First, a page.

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A new normal: Easing into the transition back to work or school

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Over the past year and a half, we’ve experienced unprecedented changes in the way we work, connect and live. On top of the pandemic itself, our changing reality was a difficult shift that we had to adapt to. And, now that many parts of our lives are starting to return to normal, we’re having to adapt all over again.

Change of any kind can feel scary and overwhelming. With many of us returning to the office and classroom, it’s inevitable that we’re going to have mixed feelings about it. Part of you may be feeling excited and relieved about returning to aspects of pre-COVID life, while, another part of you may be feeling anxious and stressed about these upcoming changes. There’s no right or wrong way to feel about this change.

Stress and anxiety tend to accompany change, as they exist to warn us, protect us and keep us safe. It’s (literally) been dangerous and unsafe to leave our homes for the past year and a half, and it’ll take time for our body and mind to let go of these protective responses. On top of that, many of us are feeling anxious about socializing after being in isolation and stressed about returning to the busyness of pre-COVID life.

Whether or not it was your choice to return to the office or classroom, there are things you can do to ease the transition, cope with the stress and anxiety and maintain a routine that works for you.

Accept your emotions
It’s natural for the changes involved in returning to work or school to feel overwhelming. It’s important to remember that you’re not alone in these feelings, and that most people (if not everyone) will be in the same boat while transitioning.

Resist the urge to suppress or push away the emotions (especially the uncomfortable ones) that are coming up for you. Pushing away our feelings usually backfires and causes them to become even more distressing. It’s when we recognize, acknowledge and label our emotions, that they start to become easier to manage. In fact, MRI scans have shown that the simple act of labelling our emotions (e.g., “I’m feeling anxious and scared right now”) significantly reduces their intensity.

So, the next time you find yourself pushing away your emotions, try moving towards them instead.

Check your thoughts
Our thoughts have a powerful impact on the way that we feel, but our thoughts don’t always fit the facts. Think back to the last time you were running late and got stuck at a red light – you probably thought “this always happens to me” or “nothing is going right today.” These thoughts most likely don’t actually represent the big picture of things, but they were formed based on your emotions at the time. So, an important part of managing stress and anxiety is becoming more aware of our thoughts.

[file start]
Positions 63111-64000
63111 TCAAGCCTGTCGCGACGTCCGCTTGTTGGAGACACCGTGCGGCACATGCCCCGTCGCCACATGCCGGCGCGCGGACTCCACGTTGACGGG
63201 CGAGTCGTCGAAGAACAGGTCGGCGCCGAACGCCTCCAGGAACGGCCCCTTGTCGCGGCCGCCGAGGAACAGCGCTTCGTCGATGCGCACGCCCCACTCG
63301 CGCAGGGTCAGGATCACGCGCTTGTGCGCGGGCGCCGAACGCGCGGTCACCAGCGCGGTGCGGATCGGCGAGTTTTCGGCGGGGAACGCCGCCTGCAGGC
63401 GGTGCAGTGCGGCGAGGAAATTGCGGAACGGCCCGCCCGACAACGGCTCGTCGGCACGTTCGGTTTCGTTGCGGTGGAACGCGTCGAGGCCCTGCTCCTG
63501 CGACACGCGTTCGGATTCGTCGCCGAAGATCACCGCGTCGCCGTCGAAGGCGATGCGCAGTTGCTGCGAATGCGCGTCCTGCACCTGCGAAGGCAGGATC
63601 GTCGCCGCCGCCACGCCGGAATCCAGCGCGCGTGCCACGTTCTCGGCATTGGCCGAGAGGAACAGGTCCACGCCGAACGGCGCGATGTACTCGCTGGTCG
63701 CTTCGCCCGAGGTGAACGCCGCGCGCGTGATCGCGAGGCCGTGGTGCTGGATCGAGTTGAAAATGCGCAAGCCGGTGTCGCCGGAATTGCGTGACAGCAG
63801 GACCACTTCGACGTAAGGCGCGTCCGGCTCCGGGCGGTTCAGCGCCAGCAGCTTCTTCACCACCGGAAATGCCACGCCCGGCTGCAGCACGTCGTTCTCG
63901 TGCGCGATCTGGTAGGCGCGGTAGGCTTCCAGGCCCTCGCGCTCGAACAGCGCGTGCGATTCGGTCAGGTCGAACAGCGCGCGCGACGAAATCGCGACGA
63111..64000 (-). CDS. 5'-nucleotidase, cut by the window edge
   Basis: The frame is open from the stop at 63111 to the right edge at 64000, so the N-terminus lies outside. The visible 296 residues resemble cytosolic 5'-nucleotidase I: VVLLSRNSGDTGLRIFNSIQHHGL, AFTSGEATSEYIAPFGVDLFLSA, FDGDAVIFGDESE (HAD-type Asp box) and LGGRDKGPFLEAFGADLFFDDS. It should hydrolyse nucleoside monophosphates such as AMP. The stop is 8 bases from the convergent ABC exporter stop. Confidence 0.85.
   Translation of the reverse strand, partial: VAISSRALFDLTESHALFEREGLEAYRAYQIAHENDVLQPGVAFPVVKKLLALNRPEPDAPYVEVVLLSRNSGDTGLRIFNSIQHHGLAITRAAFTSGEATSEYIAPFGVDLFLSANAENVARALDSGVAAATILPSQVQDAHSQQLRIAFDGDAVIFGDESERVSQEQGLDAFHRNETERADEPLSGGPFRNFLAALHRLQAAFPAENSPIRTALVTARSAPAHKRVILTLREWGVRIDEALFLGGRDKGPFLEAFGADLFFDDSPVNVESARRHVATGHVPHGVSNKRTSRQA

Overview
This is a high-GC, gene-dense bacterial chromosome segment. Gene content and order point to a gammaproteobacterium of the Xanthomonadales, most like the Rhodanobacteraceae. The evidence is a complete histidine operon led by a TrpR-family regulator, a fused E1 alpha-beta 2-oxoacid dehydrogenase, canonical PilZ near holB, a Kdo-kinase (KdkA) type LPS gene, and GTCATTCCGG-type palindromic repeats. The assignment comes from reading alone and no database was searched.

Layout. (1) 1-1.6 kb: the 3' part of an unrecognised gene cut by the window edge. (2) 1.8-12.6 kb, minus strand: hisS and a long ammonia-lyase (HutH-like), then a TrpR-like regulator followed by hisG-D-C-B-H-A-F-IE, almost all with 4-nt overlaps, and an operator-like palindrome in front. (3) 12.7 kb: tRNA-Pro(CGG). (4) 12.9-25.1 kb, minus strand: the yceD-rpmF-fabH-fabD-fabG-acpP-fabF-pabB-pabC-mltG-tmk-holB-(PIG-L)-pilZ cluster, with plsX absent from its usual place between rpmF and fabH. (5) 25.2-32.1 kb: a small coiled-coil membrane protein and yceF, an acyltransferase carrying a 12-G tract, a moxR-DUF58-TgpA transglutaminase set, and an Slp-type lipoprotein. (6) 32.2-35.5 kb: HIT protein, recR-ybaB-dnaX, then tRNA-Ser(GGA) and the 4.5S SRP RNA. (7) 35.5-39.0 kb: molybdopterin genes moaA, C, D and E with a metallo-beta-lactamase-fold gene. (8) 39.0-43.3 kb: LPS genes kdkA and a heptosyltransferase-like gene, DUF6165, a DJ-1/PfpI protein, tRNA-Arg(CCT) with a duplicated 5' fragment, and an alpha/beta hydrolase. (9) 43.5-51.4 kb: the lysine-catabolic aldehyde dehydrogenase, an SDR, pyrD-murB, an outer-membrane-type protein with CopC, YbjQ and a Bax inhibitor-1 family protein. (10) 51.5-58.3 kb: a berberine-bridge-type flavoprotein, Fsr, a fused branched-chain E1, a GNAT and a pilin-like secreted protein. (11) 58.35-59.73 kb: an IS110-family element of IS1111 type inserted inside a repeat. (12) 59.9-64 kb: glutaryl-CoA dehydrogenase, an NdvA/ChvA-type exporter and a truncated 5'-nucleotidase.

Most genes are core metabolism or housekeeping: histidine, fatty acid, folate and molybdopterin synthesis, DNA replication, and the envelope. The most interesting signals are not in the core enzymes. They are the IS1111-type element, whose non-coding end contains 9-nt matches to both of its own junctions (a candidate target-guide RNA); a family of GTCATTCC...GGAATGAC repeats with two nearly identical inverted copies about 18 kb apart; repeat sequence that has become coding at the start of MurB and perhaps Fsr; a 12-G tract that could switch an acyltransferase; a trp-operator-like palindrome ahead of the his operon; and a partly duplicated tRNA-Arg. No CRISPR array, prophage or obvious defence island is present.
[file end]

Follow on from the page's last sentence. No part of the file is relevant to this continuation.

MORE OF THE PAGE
When we’re feeling stress, anxiety or any strong emotion, some common errors tend to show up in our thinking. These usually look like over-generalizing (“I never adjust well to changes”), all or nothing thinking (“My job is completely awful because I can’t work from home anymore”), mind-reading (“I’m sure my boss is so tired of hearing how nervous I am to go back to the office”), fortune-telling (“No one is going to talk to me on the first day back”), and catastrophizing (“I’m going to catch COVID on the first day of school, have to drop out, and then I’ll never find a job”). We all engage in these thinking errors, but it’s important to catch our thoughts and check ourselves.

A good way to do this is to ask ourselves 1) What is the evidence that tells me this thought is true? And 2) What is the evidence that tells me this thought is not true? Then, once you’ve explored all the evidence available, you can use this to form a new thought that better fits the facts.

Maintain your routine
Our routines are incredibly protective in managing our mental health. They help us maintain a sense of control and better cope with the changes happening outside of our control. Just as maintaining your routine was important in adjusting to working or learning at home, it’s equally as important in adjusting back to the office or classroom.